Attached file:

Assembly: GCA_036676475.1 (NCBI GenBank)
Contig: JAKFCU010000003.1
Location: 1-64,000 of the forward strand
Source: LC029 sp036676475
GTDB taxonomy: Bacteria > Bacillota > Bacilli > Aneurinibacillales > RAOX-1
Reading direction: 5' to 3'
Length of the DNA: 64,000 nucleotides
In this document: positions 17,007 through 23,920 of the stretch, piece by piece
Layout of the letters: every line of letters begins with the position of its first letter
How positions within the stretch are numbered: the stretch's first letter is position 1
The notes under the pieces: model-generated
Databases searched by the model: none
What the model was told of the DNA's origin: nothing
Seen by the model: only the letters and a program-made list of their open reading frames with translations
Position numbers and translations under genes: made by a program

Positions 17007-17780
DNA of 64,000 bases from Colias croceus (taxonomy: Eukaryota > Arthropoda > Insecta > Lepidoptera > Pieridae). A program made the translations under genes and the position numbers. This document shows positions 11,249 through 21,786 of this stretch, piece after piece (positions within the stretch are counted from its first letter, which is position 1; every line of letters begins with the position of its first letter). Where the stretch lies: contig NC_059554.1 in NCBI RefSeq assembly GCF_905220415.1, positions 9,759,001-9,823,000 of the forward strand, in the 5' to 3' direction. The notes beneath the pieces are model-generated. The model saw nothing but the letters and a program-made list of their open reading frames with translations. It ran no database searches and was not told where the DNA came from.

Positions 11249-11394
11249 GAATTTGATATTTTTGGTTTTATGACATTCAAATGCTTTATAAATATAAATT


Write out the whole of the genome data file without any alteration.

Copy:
Assembly: GCA_036676475.1 (NCBI GenBank)
Contig: JAKFCU010000003.1
Location: 1-64,000 of the forward strand
Source: LC029 sp036676475
GTDB taxonomy: Bacteria > Bacillota > Bacilli > Aneurinibacillales > RAOX-1
Reading direction: 5' to 3'
Length of the DNA: 64,000 nucleotides
In this document: positions 17,007 through 23,920 of the stretch, piece by piece
Layout of the letters: every line of letters begins with the position of its first letter
How positions within the stretch are numbered: the stretch's first letter is position 1
The notes under the pieces: model-generated
Databases searched by the model: none
What the model was told of the DNA's origin: nothing
Seen by the model: only the letters and a program-made list of their open reading frames with translations
Position numbers and translations under genes: made by a program

Positions 17007-17780
DNA of 64,000 bases from Colias croceus (taxonomy: Eukaryota > Arthropoda > Insecta > Lepidoptera > Pieridae). A program made the translations under genes and the position numbers. This document shows positions 11,249 through 21,786 of this stretch, piece after piece (positions within the stretch are counted from its first letter, which is position 1; every line of letters begins with the position of its first letter). Where the stretch lies: contig NC_059554.1 in NCBI RefSeq assembly GCF_905220415.1, positions 9,759,001-9,823,000 of the forward strand, in the 5' to 3' direction. The notes beneath the pieces are model-generated. The model saw nothing but the letters and a program-made list of their open reading frames with translations. It ran no database searches and was not told where the DNA came from.

Positions 11249-11394
11249 GAATTTGATATTTTTGGTTTTATGACATTCAAATGCTTTATAAATATAAATT